In an announcement last weekend at its Partners in Learning Global Forum 2012 in Prague, the company (Microsoft) said via an investment of up to $75 million, it will try to raise digital access for educational materials in Africa. It will partner with six global humanitarian organizations to achieve this, including World Vision Inc., the British Council, SOS Children’s Villages International, Catholic Relief Services, Plan Ltd., and the International Rescue Committee, reported by TechCrunch.
The partnership will hit the ground running by funding one project named, “Spark a Child’s Digital Future.” This will begin early next year in Kenya, then move around sub-Saharan Africa and greater areas over the course of five years. Through a collaboration, efforts from numerous organizations, such as its partners, World Vision and the British Council, Intel Corporation and Microsoft will offer their expertise.
A software donation will come from Microsoft Corporation, along with information and communications technology training. Intel and the British Council and World Vision will share their expertise from educational program execution, content development, measurement, and evaluation.
The donations will go toward raising digital access in classrooms via devices and infrastructure. They will also contribute to teacher training in this area. The ultimate goal of the program is to encourage the students to seek employment, begin their own businesses, and add to their local economies via learning current digital skills, reported TechCrunch.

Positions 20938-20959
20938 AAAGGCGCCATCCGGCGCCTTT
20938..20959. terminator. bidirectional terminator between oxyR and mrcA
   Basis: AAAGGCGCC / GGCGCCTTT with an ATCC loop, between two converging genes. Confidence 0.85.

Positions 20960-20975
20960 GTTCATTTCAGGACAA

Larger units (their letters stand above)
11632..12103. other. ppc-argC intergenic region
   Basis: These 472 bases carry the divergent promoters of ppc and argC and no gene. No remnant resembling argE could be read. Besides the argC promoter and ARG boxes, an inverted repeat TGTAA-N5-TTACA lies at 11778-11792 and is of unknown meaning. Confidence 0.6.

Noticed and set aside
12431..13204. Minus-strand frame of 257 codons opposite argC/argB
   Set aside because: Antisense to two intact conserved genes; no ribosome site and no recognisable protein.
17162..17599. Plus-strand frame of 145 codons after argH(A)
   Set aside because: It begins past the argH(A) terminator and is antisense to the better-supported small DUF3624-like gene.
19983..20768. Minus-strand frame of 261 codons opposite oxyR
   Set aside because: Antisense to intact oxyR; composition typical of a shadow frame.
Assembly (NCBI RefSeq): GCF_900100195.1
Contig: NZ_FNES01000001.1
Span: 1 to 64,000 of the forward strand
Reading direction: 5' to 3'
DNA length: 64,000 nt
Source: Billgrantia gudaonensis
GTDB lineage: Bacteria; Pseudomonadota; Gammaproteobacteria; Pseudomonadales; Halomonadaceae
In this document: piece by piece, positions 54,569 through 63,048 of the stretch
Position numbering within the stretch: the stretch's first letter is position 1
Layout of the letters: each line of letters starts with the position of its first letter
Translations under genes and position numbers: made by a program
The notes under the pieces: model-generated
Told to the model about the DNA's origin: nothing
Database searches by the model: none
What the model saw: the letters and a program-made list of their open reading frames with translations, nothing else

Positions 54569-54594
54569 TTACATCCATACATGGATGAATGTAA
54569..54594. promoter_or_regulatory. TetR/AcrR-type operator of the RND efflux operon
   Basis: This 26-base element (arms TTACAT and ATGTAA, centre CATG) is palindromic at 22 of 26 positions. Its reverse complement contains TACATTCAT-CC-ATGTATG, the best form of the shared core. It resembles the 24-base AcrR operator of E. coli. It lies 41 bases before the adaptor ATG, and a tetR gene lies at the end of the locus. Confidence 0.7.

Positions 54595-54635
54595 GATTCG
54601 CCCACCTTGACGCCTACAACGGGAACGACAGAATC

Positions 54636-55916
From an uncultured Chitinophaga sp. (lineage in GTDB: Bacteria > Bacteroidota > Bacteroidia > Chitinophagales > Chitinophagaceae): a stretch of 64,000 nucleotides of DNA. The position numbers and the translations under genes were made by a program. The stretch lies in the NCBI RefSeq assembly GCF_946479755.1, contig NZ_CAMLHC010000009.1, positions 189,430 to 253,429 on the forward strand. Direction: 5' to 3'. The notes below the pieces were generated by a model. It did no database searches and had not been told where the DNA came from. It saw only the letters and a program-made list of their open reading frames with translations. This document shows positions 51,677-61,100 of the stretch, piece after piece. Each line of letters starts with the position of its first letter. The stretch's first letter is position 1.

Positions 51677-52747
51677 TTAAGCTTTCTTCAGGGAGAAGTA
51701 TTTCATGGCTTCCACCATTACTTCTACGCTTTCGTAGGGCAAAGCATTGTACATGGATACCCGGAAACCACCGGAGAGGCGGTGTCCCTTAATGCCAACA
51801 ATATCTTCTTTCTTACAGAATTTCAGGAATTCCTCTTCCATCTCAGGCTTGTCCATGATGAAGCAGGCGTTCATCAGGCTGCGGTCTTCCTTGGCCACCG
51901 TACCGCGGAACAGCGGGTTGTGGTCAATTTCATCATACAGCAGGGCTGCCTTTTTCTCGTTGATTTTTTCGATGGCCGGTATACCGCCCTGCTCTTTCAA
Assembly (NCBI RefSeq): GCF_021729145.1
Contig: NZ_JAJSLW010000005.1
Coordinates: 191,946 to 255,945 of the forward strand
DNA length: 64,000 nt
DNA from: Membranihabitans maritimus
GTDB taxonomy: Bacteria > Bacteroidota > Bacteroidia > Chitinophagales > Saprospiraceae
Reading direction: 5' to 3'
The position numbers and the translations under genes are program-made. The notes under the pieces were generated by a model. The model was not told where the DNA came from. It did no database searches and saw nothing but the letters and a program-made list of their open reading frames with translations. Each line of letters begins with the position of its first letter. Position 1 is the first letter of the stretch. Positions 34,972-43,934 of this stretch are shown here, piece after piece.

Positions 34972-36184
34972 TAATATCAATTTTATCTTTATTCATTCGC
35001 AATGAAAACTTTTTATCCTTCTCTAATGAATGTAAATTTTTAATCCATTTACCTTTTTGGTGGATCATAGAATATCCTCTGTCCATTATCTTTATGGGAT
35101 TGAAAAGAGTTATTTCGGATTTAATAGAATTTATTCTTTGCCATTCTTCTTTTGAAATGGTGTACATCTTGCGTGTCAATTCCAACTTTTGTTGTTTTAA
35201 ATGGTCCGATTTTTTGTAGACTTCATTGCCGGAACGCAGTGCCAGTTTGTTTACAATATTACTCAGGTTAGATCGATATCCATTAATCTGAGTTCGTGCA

Microsoft’s $75 million investment in just one of the many projects from the company’s bigger initiative,Microsoft YouthSpark. This has been created to give opportunities for hundreds of millions of youths from around the world. With partnerships including governments, nonprofits, and businesses, Microsoft Corporation wants to empower youths to achieve their full potential through connections of more education, employment, and entrepreneurship opportunities.
The company states on its website, “We want to empower youth to change their world.”
This weekend’s announcement follows Thursday’s news by Microsoft that it would contribute an additional $250 million to its Partners In Learning Project. This is a global professional development program that gives teachers the requisite skills to teach IT and other “future-looking subjects” according to TechCrunch.
Microsoft Corporation introduced the program in 2003 and to date, it has invested $750 million into it.